Wednesday 9 July 2014

I quit the day job

It's a fact of our profession that, throughout history, most writers have been obliged to take on secondary employment in order to pay the bills and put food on the table. I'm no different. Although I have been a published author since October 2012, income from my books isn't anywhere near high enough to support me alone — although it's a welcome supplementary income, of course — and I have worked part time at the Carphone Warehouse as a customer consultant to earn the money I need to live.

It hasn't worked out too badly for the most part, and if anything I enjoy having a day job. It provides structure and new ideas, and of course the financial flexibility to write when I have the time.

However, for the last year I've become increasingly aware that the system isn't working as well as it used to. The nature of my role has changed, becoming increasingly competitive and salesy in a cut-throat industry, and it got to the stage where I felt it was no longer the right job for me.

The easy option would have been to find another "safe" job unrelated to my writing career. However, I've been nurturing an idea for a while now and last week while walking in the Alps I decided that the time had come to act on it.

Whenever I go to the Alps, good things happen in my life:

  1. In 2007, I conceived the idea for my first novel.
  2. In 2008, I made the decision to move to Scotland shortly after getting back from the Alps, largely thanks to a chance conversation with someone James and I met out there (and who is now a friend).
  3. In 2010, I put the finishing touches to my first novel, and not long after returning I made the decision that I wanted to move away from Scotland to be with my new girlfriend Hannah (now my long term partner).

So you see, the Alps are good for me, and this time is no different!

What's next?

For years now I have been doing manuscript critiques, beta reading, document appraisals, and even line editing on an informal basis — never taking payment for it, and usually as a favour to someone. I am also a dedicated reviewer of mountain literature, and am frequently contacted by publishers and authors to review new books before they go on sale. From self editing my own books I have learned how to be rigorous and focused in knocking a manuscript into shape. I've also been writing (both fiction and non-fiction) for many years now and have learned a fair bit about the mechanics of stories and the market itself. I have contacts high and low in the industry and plenty of allies to help me.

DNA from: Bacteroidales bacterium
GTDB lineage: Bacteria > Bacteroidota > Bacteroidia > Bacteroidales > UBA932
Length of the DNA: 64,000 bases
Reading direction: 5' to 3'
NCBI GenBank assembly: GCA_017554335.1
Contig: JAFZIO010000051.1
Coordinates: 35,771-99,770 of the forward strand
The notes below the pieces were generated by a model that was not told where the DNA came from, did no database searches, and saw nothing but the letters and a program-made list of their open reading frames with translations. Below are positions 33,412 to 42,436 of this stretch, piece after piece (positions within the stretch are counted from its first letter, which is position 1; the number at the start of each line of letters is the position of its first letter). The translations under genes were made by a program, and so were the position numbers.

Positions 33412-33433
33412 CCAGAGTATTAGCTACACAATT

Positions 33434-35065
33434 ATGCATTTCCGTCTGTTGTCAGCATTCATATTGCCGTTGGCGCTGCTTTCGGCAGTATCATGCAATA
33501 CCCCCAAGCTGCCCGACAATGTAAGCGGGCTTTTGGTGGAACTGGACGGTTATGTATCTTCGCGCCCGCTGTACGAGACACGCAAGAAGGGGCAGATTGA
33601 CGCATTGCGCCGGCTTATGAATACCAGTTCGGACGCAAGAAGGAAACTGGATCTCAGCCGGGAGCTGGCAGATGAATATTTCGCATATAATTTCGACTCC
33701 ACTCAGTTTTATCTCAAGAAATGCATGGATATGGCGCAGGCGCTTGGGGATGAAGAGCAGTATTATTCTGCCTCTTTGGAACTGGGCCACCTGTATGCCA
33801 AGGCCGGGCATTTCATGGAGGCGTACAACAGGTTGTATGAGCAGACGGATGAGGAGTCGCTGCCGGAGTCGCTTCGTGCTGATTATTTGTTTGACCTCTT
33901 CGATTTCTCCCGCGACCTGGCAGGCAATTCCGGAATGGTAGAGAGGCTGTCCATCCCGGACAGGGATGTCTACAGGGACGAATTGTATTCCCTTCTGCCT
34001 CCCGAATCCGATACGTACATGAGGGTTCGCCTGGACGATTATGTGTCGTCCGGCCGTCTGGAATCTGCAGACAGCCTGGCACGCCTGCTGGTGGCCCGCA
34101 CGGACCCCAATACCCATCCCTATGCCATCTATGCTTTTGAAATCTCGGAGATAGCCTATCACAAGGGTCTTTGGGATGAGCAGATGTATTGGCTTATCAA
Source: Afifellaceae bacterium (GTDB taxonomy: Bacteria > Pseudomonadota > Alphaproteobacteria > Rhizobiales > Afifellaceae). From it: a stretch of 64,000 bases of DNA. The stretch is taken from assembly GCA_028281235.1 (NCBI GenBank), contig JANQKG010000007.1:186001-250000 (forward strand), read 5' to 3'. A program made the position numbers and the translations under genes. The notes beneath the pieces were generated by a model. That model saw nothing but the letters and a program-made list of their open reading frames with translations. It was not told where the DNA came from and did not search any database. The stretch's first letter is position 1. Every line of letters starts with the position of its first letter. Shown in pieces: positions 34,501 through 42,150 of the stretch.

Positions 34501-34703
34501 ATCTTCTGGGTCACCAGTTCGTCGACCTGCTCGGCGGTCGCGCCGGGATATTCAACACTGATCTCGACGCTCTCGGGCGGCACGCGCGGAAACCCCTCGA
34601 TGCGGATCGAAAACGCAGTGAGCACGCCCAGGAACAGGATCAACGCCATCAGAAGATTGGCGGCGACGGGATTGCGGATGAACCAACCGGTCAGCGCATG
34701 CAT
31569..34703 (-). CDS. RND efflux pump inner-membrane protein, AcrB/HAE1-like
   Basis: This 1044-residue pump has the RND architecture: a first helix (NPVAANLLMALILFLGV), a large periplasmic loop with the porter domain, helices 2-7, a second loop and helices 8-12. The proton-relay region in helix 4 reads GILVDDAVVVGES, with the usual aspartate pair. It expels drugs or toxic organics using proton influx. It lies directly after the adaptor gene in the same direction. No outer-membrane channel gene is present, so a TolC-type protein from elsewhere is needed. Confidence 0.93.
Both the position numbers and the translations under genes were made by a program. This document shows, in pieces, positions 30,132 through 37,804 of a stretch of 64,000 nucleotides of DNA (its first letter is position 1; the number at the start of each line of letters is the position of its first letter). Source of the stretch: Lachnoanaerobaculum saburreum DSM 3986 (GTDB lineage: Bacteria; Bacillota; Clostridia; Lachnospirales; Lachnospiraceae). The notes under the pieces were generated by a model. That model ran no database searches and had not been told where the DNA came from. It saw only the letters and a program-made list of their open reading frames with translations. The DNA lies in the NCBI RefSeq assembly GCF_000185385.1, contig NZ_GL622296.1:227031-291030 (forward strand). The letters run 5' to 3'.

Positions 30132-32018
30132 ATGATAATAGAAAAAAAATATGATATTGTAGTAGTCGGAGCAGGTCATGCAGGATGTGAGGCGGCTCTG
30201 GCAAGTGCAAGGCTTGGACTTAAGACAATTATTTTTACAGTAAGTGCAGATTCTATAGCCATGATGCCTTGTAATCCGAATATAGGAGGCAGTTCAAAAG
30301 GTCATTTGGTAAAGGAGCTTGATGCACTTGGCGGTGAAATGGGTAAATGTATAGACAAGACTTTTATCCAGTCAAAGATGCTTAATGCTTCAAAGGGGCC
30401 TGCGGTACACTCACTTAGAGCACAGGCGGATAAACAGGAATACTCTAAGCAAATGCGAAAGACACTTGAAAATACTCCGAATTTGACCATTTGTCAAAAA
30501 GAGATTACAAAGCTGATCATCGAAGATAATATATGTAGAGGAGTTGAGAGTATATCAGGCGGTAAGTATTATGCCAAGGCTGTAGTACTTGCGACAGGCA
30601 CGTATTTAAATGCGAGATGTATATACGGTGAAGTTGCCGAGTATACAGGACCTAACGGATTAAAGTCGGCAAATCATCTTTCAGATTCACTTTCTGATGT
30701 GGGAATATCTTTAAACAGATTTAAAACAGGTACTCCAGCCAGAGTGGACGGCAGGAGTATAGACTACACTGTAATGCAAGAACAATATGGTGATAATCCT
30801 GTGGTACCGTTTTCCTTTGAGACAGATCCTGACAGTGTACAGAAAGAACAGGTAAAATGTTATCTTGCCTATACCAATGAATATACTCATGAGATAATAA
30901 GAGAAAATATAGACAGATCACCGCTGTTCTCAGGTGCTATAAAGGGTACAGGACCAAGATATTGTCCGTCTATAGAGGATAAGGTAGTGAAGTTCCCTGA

I think I have a great deal to offer new writers who are starting out and need some guidance.

After seeking advice from others in the same field, my intention is to find work as a freelance editor, proofreader, and literary consultant. I will offer a range of services from lightweight manuscript appraisals through to full, in-depth line edits. I'll also be offering my abilities as an ebook formatter and paperback layout designer. I already have the basic skills and a reasonable amount of informal experience; what I need now is to hone those skills and do some paid work for clients.

This is a bold step, but it's the right thing to do on so many different levels. If I'm going to do it then now is the right time.

I will be able to reveal more details about my exciting new direction in time, but for now, if you are an author with a manuscript that needs attention, or anyone else looking for editorial or copywriting work, please get in touch and we'll talk!

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